The first few notes seemed to be calling up the sun, beckoning its tentative rise over the crest of the hill. As the song continued, Brooke could make out the notes of birds calling out greetings to one another and the long sighs of the earth awaking. She smiled as the last notes evaporated. "That was lovely," she smiled. "It gave me goosebumps." Rubbing her arms, Mark directed them to the next photograph.

"This one is #135 and it's titled, "Old Porch Swing". According to the program, the boys spent hours on this porch swing, telling stories and listening to the world around them."

Brooke grasped the control to her ear, each note painting a picture of pure joy. Transported to the edge of that swing, she clung to the armrest and listened to the laughter of the boys, felt the summer breeze blow her curls back from her face. She rocked back and forth, hearing the creak of the old wood.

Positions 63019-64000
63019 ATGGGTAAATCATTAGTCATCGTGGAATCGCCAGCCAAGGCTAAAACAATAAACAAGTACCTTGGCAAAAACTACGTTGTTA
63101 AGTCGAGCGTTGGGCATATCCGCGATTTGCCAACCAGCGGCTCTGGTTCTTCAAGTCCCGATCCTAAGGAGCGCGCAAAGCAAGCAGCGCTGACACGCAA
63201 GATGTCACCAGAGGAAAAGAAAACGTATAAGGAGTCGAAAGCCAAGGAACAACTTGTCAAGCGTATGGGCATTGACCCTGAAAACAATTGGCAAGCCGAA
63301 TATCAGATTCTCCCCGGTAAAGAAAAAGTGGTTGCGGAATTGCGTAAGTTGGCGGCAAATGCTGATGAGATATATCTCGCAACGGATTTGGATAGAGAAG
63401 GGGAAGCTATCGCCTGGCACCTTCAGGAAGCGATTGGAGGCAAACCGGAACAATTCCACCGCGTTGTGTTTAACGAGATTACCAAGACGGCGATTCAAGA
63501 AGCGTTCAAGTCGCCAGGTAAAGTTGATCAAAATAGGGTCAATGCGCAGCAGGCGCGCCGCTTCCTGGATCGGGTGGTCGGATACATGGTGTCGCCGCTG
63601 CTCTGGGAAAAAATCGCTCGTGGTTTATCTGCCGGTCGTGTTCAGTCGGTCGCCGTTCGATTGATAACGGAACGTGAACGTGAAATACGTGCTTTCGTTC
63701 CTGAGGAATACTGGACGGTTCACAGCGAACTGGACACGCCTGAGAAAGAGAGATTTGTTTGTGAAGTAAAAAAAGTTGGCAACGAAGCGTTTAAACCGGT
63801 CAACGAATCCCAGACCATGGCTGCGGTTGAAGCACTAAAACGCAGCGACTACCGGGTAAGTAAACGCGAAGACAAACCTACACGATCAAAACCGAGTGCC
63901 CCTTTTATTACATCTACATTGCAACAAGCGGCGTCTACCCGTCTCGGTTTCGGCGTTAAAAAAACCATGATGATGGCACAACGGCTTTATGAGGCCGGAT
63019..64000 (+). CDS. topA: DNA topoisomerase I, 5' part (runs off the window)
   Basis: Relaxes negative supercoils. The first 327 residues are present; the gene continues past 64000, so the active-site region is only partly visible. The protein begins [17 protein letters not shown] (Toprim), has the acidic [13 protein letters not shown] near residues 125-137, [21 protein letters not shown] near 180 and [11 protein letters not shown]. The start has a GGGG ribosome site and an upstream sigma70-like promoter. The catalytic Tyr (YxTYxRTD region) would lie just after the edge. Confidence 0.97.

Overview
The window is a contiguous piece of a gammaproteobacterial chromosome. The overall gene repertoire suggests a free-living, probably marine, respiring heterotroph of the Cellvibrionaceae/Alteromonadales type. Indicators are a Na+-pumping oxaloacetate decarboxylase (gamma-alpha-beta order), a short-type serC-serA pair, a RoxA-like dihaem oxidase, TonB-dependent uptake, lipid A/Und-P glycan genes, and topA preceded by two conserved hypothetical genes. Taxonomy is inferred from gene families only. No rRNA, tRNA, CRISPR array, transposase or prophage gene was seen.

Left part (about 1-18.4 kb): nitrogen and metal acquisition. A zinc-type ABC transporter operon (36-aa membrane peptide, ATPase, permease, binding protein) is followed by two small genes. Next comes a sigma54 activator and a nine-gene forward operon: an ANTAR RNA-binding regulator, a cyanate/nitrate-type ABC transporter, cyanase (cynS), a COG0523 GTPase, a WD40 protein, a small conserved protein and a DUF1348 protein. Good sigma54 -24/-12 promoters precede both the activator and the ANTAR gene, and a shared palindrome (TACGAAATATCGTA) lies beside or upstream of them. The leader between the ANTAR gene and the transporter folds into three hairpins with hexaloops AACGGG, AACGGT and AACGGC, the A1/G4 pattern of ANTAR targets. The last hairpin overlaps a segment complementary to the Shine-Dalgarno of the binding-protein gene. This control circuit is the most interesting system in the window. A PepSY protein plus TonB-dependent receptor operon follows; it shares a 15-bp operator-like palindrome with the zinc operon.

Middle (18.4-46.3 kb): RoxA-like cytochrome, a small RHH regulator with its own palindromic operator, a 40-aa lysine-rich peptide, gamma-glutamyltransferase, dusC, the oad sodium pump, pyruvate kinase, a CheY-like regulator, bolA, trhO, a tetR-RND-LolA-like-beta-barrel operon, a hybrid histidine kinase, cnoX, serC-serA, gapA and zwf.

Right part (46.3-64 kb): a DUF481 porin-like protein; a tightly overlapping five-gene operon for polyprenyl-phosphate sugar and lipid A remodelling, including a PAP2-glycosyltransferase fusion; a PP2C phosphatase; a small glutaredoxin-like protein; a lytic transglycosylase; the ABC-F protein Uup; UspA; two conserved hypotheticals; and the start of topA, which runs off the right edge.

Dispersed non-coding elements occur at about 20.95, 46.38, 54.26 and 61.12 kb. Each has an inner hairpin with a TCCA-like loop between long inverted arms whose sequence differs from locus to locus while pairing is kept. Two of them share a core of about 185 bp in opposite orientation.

Mark's gaze drifted away from the photograph, landing on Brooke's upturned face. His own eyes glistened as he watched a single tear slip down her cheek. And then another. As she turned her sightless eyes toward him, his felt his throat tighten. In the silence that followed the final strain, Brooke whispered, "I could see the sunshine."

Image courtesy of Unsplash.

A 500-word piece inspired by the image above. 

Wednesday, February 19, 2014

Eight O'Clock

Aurora yawned and stretched her hands overhead, feeling a familiar ache in her lower back. She winced and rubbed at the sore muscles, wondering what she'd done to tweak it this time. Shuffling to the kitchen in her slippers, she set the kettle on the burner and popped a tea bag into her favorite emerald green mug, the one Abend had chosen for her during his trip home to Germany last year.  Cupping the mug in her hands, she felt the smooth depressions in the stoneware and smiled at how perfectly it fit in her grip. Abend said it was made just for her. Peeking at the clock, she yawned again. "He said he'd call at eight." Propping herself against the counter, she waited for the water to boil.